Anna E Jolles
Affiliation: Oregon State University
- Rainfall-driven sex-ratio genes in African buffalo suggested by correlations between Y-chromosomal haplotype frequencies and foetal sex ratioPim van Hooft
Resource Ecology Group, Wageningen University, 6708 PB Wageningen, The Netherlands
BMC Evol Biol 10:106. 2010..These sex-ratio (SR) genes modify (suppress) gamete transmission in their own favour at a fitness cost, allowing for stable polymorphism...
- Independent and competing disease risks: implications for host populations in variable environmentsAnna E Jolles
Department of Ecology and Evolutionary Biology, Princeton University, Princeton, New Jersey 08544 1003, USA
Am Nat 167:745-57. 2006..Model assumptions on independent or competing disease risks and environmental variability should be considered explicitly when assessing disease effects on wildlife populations...
- Interactions between macroparasites and microparasites drive infection patterns in free-ranging African buffaloAnna E Jolles
College of Veterinary Medicine, Department of Zoology, Oregon State University, Corvallis, Oregon 97331, USA
Ecology 89:2239-50. 2008..This study is one of the first to examine the relevance of within-host immunological trade-offs for understanding parasite distribution patterns in natural populations...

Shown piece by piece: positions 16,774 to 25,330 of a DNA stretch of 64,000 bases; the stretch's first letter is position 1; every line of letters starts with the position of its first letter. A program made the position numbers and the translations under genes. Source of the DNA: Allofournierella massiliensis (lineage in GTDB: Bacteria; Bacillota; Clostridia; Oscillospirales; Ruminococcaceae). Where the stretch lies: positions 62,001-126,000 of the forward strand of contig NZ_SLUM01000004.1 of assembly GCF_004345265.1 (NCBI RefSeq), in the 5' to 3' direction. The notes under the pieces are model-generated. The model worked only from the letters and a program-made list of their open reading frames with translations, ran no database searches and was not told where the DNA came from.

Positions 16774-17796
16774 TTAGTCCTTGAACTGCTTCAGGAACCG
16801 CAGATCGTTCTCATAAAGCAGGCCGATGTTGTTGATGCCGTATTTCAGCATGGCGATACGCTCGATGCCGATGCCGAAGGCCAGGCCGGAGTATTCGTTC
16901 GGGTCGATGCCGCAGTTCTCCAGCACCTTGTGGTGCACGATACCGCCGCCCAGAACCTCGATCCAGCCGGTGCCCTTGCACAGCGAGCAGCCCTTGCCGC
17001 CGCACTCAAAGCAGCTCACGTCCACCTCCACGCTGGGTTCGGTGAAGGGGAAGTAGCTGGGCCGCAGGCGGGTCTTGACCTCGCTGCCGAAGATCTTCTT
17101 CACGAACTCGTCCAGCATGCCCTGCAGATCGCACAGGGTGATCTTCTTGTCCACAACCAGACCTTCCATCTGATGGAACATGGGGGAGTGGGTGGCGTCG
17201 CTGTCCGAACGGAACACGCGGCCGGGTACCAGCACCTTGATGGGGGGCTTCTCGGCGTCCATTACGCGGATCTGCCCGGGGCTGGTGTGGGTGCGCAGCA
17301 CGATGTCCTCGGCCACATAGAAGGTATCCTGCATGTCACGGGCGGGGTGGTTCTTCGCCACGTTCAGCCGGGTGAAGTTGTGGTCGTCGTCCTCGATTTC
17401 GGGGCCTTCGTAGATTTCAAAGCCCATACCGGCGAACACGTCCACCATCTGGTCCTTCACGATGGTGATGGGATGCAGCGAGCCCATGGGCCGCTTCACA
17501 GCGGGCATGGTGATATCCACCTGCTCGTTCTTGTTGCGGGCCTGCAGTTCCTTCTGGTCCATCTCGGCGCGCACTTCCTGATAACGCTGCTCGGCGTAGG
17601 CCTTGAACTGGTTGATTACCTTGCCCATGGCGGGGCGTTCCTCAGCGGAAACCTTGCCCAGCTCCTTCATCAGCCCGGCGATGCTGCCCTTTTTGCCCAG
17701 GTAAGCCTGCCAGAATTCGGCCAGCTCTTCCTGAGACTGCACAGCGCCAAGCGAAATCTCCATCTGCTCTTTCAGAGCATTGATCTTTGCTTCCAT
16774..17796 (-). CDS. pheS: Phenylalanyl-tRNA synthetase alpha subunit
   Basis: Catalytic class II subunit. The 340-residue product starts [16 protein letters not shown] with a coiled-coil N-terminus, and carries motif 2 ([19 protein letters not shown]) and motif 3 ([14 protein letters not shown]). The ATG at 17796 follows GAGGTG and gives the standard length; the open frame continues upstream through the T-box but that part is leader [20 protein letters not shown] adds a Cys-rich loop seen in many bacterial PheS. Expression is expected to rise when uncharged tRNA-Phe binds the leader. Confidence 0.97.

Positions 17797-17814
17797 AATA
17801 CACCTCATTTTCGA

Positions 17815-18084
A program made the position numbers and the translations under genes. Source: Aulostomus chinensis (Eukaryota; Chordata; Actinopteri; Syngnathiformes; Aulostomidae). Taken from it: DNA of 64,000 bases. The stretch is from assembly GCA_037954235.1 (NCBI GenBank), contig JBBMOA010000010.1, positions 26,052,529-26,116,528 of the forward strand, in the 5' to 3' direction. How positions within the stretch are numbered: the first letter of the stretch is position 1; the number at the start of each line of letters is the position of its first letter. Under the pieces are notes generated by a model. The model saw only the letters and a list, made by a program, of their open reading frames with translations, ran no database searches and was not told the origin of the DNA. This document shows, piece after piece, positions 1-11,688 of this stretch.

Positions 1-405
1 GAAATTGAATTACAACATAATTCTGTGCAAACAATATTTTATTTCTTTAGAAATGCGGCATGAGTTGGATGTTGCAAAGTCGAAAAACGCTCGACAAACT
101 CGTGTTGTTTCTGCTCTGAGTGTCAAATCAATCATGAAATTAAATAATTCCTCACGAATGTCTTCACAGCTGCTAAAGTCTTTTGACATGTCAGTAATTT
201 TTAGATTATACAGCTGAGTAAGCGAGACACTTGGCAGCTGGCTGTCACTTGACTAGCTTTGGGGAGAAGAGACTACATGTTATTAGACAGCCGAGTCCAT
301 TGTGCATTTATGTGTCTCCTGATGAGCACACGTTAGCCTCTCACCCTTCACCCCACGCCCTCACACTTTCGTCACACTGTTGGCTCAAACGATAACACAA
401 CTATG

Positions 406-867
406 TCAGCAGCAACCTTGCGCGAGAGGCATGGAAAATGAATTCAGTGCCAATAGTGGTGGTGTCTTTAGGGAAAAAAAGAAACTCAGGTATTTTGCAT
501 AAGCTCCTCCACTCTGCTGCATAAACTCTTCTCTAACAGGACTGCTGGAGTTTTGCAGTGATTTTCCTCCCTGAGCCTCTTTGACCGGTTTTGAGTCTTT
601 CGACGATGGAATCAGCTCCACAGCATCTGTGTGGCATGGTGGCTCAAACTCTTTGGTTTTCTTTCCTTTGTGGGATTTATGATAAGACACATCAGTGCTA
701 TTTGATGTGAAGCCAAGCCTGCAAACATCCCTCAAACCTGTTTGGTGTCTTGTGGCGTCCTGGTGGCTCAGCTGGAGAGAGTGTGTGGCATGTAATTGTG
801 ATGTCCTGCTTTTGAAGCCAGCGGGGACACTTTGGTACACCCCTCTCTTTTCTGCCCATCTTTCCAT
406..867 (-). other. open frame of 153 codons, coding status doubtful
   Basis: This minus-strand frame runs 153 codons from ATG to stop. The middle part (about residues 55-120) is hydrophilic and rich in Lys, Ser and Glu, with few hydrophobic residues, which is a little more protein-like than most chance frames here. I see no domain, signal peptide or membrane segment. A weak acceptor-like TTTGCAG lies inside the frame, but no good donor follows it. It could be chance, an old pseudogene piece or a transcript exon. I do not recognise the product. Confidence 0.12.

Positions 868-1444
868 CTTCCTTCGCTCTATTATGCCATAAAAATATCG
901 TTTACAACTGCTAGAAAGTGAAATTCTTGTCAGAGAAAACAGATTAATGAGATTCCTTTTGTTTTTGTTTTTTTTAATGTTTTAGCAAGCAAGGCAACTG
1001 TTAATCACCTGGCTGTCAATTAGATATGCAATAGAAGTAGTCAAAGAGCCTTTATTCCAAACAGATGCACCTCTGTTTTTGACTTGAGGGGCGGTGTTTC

- Innate immunity in free-ranging African buffalo (Syncerus caffer): associations with parasite infection and white blood cell countsBrianna R Beechler
Department of Biomedical Sciences, College of Veterinary Medicine, Oregon State University, Corvallis, OR 97331, USA
Physiol Biochem Zool 85:255-64. 2012..Our results also show a correlation between bactericidal competence and bovine tuberculosis infection and reveal possible functional polarizations between different types of immune response in a free-ranging mammal...
- Selection at the Y chromosome of the African buffalo driven by rainfallPim van Hooft
Mammal Research Institute, Department of Zoology and Entomology, University of Pretoria, Pretoria, South Africa
PLoS ONE 2:e1086. 2007..The mammalian Y chromosome, interacting with ecological processes, may affect male reproductive success much more strongly than previously thought...